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Honoring the stellar class of six UND women’s basketball seniors.



40 KEVIN GALBRAITH Head track and field coach Kevin Galbraith prepares for his final season in Grand Forks.



Coach Travis Brewster would be the first to admit that he is lucky. He has been graced with six young women who have exemplified what it means to be a North Dakota student-athlete throughout their time on campus. Not only that, each of them have become vital contributors for the Fighting Hawks on the hardwood. All in all, these six lady hoopers are true senior standouts, both on and off the floor.


Coach Travis Brewster


Melissa Dailey


Lexi Klabo


Megan Dailey


Faith Dooley


Bailey Strand


Jill Morton

UND HOCKEY Freshman defensemen Jacob Bernard-Docker and Jonny Tychonik have similar plans for their future.







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athletics calen December 12/18

Men’s Basketball at Marquette Milwaukee, Wis. 8:00 pM


Women’s Basketball at Stetson - Stetson Tournament DeLand, Fla.. 12:00 PM


Women’s Basketball vs Western Michigan Stetson Tournament DeLand, Fla. 2:00 PM

12/ 21

Women’s Basketball vs San Francisco - Stetson Tournament DeLand, Fla. 12:00 AM


Men’s Basketball at Northern Iowa Cedar Falls, Iowa 1:00 pM


Men’s Basketball vs Purdue Fort Wayne Grand Forks, N.D. 7:00 pM


Hockey vs U.S. Under-18 Team (Exh.) Ralph Engelstad Arena 7:07 PM


Women’s Basketball vs Purdue Fort Wayne Grand Forks, N.D. 1:00 p.m.


Women’s Basketball at Oral Roberts Tulsa, Okla. 7:00 p.m.


Men’s Basketball at Oral Roberts Tulsa, Okla. 7:00 PM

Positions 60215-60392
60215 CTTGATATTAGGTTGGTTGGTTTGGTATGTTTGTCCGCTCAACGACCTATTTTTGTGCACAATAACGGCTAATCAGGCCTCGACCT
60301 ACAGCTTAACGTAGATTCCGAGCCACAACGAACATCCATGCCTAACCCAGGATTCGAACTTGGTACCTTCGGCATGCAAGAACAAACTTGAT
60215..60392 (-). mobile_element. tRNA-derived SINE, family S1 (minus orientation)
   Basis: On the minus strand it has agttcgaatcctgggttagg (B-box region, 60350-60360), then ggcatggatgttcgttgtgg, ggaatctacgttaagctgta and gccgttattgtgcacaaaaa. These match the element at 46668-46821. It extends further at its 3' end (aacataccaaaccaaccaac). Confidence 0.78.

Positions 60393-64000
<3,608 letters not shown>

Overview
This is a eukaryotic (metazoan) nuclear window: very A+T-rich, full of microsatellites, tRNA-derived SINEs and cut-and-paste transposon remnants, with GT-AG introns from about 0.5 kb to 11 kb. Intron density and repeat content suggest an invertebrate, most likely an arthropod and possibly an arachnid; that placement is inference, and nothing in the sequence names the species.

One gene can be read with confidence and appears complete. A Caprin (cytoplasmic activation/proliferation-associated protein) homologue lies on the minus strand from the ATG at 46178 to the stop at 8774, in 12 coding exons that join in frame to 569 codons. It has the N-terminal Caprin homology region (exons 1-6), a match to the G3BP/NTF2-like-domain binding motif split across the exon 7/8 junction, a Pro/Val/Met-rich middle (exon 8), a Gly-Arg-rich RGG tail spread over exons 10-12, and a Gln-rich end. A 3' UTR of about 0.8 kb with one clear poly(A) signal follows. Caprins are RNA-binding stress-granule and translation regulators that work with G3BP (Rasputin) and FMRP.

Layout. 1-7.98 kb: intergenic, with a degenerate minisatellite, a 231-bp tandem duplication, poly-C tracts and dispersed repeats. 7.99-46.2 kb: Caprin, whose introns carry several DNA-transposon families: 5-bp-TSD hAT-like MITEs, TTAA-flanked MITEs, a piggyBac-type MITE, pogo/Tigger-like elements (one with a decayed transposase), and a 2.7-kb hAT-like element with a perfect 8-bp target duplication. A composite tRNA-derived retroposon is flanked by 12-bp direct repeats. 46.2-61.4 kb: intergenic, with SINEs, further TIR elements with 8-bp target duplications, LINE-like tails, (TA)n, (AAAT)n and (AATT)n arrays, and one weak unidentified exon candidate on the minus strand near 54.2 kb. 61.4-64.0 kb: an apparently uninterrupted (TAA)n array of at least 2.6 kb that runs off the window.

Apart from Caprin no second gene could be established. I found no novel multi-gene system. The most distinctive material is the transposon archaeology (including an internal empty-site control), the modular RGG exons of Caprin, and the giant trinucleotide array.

Hockey at Canisius Buffalo, N.Y. 6:35 PM




Hockey at Canisius Buffalo, N.Y. 6:35 PM


Men’s Basketball at Denver Denver, Colo. 2:00 PM


Women’s Basketball at Denver Denver, Colo. 8:00 PM


Women’s Basketball vs Omaha Grand Forks, N.D. 7:00 PM


Men’s Basketball vs Omaha Grand Forks, N.D. 7:00 PM


Hockey vs Colorado College Ralph Engelstad Arena 7:37 pm


ndar 1/12

Men’s and Women’s Track & Field vs South Dakota State University Grand Forks, N.D. TBA


Men’s Basketball vs Western Illinois Grand Forks, N.D. 2:00 pm


Hockey vs Colorado College Ralph Engelstad Arena 7:07 PM


Women’s Basketball vs Western Illinois Grand Forks, N.D. 2:00 PM


Men’s Basketball vs South Dakota State Grand Forks, N.D. 7:00 PM


Women’s Basketball vs South Dakota State Grand Forks, N.D. 7:00 PM


Hockey at Omaha Omaha, Neb. 7:07 PM



Men’s and Women’s Track & Field UND Indoor Open Grand Forks, N.D tba

Men’s and Women’s Track 1/25 & Field at Jim Emmerich Hockey vs St. Cloud State Ralph Engelstad Arena Invitational 7:37 pm Brookings, S.D. tba


Men’s Basketball at North Dakota State Fargo, N.D. 2:00 pm


Hockey at Omaha Omaha, Neb. 7:07 PM


Women’s Basketball at North Dakota State Fargo, N.D. 1:00 PM


Men’s and Women’s Track & Field UND Indoor Open Grand Forks, N.D. tba


Hockey vs St. Cloud State Ralph Engelstad Arena 7:07 pm


Men’s Basketball at Western Illinois Macomb, Il. 7:00 pm


MBB vs South Dakota Grand Forks, N.D. 7:00 PM


Women’s Basketball vs South Dakota Grand Forks, N.D. 7:00 PM





TANDOUTS Coach Travis Brewster would be the first to admit that he is lucky. He has been graced with six young women who have exemplified what it means to be a North Dakota student-athlete throughout their time on campus. Not only that, each of them have become vital contributors for the Fighting Hawks on the hardwood. All in all, these six lady hoopers are true senior standouts, both on and off the floor. By NOLAN P. SCHMIDT Feature Photos by HILLARY EHLEN Action Photos by RUSSELL HONS PHOTOGRAPHY 11

UN BREAK ABLE BOND Head women’s basketball coach Travis Brewster has formed a deep bond with his core group of six.